Hold the students accountable. I try to emulate what the students are going to experience during the actual exam. Sometimes it’s gruff when they run out of time while trying to answer the questions. They can see they aren’t going to pass the exam without more preparation. Afterwards, having them do the problems and explain it to their classmates also matters. Many tutors will show them the answers, but that doesn’t teach them the process of how to solve the problems. If they have to present to others, they have to know how to do the problem and be ready to answer questions. I don’t want them go someplace where they can just get the answer and move on. This activity helps uncover the people I thought were ready, but really weren’t. It gives me time to grab them and offer.

What was the inspiration for the reflection activity? The idea to do this exam came from the students. They always want more problems to solve before exams in the format that the actual course instructors will use, not the problems at the end of the chapter. They asked for old exams, and since that is already ingrained in the student culture here, I decided to take it a step further and do it for real. I know they may not have gone through all the material on the exam in class before I give it to them, but we’re doing it anyway for practice. The activity evolved into being more formal to improve effectiveness, especially adding in the time for them to work the exam on their own and present to each other in the next class.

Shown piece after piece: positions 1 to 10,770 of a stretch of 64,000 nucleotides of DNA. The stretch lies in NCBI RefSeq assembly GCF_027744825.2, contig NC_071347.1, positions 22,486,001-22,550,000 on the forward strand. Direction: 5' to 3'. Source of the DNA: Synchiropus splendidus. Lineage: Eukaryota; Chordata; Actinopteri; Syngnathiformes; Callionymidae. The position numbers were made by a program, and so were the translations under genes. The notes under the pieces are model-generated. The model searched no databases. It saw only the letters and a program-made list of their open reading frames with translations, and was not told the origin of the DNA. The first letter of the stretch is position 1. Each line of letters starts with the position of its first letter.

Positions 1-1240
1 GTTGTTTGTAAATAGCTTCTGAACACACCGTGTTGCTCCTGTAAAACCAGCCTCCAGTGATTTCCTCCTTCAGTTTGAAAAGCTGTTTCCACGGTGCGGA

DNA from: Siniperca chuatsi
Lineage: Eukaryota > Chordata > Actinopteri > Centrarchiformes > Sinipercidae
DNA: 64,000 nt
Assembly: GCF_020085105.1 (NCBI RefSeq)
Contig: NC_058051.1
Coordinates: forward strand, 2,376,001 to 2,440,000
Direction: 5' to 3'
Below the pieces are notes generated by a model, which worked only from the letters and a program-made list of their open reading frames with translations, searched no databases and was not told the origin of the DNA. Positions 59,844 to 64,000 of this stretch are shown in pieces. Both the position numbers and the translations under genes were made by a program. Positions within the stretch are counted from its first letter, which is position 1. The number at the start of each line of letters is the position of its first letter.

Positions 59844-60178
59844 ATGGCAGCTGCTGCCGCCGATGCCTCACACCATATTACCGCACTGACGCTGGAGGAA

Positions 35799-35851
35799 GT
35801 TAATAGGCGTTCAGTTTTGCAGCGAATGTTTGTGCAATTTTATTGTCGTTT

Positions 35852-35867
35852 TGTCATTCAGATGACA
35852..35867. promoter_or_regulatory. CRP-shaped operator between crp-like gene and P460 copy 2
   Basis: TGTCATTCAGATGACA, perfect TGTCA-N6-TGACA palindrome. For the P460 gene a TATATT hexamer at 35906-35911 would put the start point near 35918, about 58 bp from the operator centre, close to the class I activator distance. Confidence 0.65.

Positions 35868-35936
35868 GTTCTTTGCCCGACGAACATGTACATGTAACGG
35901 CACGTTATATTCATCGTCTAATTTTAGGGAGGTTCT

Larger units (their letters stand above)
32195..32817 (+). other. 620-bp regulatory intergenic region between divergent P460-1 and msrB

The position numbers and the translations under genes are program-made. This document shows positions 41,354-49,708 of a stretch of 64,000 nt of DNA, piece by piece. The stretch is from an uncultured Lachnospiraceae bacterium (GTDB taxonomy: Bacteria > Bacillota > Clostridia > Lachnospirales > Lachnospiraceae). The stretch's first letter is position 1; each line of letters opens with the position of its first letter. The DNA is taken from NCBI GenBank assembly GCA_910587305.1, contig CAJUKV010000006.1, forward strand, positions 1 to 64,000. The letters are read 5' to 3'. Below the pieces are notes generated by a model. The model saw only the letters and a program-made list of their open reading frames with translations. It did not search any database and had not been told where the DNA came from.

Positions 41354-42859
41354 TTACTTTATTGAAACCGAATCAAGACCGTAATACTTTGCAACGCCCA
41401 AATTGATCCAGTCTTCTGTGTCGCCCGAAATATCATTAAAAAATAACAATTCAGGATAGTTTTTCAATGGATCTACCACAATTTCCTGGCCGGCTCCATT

< Back to University of Washington